Monday, January 08, 2007

Menomena are the favorite band of someone who is smarter than be. I imagine them as being younger, too. Their new album, Friend And Foe, is better than their first record, I Am The Fun Blame Monster, even though the same issue afflicts it. All of the songs are huge. Not in terms of length, like that Joanna Newsom record, but in terms of density of movement, how much is happening at any given moment. A lot of the songs are strong enough to serve as openers. Every song is an album in miniature, possessed of tiny thrilling movements. Every sound is huge- The drums could break fingers. I hear that this album, when released, will have art by Craig Thompson, a lot of it in a little booklet. Holy shit these songs are ridiculous. The lyrics are accessible as anthems or anything that would be on a rock radio ballad, but they're delivered as something careening, not safe enough to ride in without smashing your head multiple times against a window.

Every song is a bomb going off on a city block. The album jumps over the city, from territory to territory, finding different spaces to eradicate, and every little bit of demolition seems different. It's all fucking crazy. It's all a bit too much. It's like how when I watched Children Of Men, I was hoping for Car by Built To Spill over the end-credits. But that movie's too prog for such things. (The soundtrack has King Crimson on it, as well as Radiohead, remixes of Aphex Twin, a muzak-y cover of Ruby Tuesday by The Rolling Stones, and classical soundtrack music.)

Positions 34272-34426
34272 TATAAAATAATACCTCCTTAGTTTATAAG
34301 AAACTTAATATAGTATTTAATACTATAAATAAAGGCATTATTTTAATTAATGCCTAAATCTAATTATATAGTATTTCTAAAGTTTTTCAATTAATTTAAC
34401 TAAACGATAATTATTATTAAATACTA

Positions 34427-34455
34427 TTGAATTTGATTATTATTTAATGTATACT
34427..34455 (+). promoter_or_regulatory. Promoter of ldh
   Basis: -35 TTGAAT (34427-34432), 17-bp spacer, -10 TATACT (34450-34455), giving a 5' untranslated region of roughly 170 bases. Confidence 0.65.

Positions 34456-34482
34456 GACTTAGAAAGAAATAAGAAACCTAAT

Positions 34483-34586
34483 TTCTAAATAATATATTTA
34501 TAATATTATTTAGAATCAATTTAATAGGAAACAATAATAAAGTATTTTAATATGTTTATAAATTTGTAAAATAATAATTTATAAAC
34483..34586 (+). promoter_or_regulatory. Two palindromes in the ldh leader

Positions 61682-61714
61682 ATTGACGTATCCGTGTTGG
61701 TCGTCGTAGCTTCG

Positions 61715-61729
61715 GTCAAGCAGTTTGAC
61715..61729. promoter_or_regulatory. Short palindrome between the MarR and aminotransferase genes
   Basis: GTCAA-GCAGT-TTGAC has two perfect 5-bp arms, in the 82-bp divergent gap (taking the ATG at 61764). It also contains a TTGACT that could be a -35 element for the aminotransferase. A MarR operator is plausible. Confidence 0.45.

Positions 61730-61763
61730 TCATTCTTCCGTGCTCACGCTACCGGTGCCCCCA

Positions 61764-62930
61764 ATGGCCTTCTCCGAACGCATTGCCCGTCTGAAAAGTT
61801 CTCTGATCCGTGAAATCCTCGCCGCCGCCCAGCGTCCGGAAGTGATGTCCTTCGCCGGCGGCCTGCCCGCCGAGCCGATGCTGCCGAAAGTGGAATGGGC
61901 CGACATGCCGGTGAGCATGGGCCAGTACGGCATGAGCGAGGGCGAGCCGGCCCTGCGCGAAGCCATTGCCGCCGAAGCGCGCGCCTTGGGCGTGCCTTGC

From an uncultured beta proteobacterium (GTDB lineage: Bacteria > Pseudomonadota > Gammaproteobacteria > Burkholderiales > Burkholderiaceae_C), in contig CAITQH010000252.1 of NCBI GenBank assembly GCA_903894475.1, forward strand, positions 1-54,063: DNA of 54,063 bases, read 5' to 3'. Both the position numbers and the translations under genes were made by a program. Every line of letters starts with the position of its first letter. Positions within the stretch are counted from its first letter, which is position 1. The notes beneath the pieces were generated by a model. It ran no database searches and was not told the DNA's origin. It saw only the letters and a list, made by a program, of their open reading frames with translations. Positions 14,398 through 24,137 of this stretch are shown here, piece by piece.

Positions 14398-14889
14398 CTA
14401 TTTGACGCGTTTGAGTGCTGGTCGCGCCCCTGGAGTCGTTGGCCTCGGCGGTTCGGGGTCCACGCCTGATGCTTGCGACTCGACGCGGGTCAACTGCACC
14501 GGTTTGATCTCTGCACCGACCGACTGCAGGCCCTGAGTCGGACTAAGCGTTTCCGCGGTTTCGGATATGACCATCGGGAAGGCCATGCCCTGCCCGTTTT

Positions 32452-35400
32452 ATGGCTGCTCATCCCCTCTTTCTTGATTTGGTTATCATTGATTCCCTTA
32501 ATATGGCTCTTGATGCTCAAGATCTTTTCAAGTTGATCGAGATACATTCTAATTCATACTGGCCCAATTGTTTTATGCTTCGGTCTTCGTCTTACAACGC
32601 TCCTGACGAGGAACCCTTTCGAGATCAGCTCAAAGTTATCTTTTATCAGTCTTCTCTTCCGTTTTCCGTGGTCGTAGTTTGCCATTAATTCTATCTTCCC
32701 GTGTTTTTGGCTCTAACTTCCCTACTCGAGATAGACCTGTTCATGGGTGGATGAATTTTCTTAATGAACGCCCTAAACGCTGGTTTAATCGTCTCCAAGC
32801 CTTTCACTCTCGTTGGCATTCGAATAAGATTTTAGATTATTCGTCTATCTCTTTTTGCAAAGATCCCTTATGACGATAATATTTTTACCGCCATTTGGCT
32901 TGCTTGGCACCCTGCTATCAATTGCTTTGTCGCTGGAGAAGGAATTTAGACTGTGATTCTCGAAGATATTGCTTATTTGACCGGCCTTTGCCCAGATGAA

Children Of Men is a good movie. Arguably great. It's got the stuff of greatness in it. But there's also a whole hell of a lot of "Wait why is this happening?" that is never resolved. Weird holes in the center of a science-fiction movie. As an action movie, it's well-done and brutal, thrilling and unexpectedly moving when the tension lets up just because of how nice it is that the tension lets up. As a political movie, it's muddled because of that issue of "why are things happening?" It's political in general, addressing that things exist, but just giving you an apocalypse in response. Alfonso Cuaron also made Y Tu Mama Tambien, and that movie was similarly a little bit overrated, and weird in its presentation of politics as backdrop. People respond to the presence of the politics, and see their sympathies in a weird horror about other people's reactions to immigration. Dystopianism. This was the stuff that got to me too- The moment of tension relief comes when someone says "Ceasefire" and somehow that speaks to a brief moment off in the future, our real future, when such things are widespread. A moment in miniature that gets to that hope by its ability to create a small world so tense and reflective of our own if only vaguely.

It also makes me think of the Destroyer song off City Of Daughters "No Ceasefires (Crimes Against The State Of Our Love, Baby)" although for no real reason. But you know, that simplicity, that relief of tension. "Think globally, act nobley" is how that song starts and it's what Children Of Men does, and so kudos are given. But I just wish I knew why things were happening, the same way that I wish Menomena gave you the occasional foothold.

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